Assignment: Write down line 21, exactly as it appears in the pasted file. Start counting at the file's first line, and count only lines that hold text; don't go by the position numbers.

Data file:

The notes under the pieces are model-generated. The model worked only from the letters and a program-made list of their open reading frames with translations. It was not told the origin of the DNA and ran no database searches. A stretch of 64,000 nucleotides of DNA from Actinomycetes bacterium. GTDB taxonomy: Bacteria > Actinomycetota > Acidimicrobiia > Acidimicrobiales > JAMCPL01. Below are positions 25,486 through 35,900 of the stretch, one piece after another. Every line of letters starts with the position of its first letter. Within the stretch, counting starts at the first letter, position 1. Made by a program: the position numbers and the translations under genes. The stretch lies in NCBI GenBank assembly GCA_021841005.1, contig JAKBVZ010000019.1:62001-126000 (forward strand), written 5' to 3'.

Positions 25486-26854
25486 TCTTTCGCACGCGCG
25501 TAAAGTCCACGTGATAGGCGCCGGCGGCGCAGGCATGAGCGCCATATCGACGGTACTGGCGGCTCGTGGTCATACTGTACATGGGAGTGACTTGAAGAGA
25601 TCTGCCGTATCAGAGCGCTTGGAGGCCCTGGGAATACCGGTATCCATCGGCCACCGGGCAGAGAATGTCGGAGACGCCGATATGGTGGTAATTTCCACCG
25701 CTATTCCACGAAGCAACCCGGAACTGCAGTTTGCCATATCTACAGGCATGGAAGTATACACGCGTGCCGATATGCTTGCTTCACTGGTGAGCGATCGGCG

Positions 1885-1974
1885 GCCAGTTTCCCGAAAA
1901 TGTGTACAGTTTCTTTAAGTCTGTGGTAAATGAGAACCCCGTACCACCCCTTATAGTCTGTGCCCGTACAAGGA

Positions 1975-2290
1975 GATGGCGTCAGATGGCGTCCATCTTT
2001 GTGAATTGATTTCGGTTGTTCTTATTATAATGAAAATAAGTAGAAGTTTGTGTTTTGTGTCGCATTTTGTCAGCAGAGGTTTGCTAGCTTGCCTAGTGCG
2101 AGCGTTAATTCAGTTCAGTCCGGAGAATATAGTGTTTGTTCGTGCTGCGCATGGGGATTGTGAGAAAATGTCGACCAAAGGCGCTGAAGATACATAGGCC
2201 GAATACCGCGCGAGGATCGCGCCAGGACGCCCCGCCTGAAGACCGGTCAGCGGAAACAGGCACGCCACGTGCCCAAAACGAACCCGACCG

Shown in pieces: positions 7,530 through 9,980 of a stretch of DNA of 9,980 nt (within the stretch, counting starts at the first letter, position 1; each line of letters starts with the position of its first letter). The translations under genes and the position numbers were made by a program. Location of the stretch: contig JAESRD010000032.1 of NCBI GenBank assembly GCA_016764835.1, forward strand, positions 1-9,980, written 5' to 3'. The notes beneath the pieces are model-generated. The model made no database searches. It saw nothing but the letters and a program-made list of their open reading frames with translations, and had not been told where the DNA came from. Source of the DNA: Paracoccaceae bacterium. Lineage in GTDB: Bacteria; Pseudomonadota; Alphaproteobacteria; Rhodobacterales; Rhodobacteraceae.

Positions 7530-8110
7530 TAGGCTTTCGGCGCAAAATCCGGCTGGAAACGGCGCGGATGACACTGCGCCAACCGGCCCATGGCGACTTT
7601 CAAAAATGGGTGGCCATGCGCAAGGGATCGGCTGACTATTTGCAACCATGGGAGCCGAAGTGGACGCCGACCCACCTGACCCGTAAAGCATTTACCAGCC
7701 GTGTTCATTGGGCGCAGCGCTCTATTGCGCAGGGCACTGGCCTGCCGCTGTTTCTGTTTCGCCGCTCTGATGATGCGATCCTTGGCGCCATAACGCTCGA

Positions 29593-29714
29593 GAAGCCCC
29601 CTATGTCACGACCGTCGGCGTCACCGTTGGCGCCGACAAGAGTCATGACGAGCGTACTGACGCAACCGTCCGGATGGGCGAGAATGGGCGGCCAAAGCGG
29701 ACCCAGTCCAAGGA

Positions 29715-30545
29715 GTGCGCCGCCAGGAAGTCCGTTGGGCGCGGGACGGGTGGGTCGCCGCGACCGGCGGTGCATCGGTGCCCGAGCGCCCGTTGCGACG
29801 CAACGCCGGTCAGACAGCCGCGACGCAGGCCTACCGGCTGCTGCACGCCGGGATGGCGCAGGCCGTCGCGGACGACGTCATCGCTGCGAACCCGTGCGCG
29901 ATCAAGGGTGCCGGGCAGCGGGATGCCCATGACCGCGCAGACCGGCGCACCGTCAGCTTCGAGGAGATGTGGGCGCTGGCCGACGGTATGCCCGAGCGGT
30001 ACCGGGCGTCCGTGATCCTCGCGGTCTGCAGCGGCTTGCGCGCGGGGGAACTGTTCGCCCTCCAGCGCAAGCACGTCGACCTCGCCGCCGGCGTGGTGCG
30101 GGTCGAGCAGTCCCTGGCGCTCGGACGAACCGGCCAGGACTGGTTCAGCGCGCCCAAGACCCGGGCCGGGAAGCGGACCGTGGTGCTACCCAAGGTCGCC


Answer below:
29593 GAAGCCCC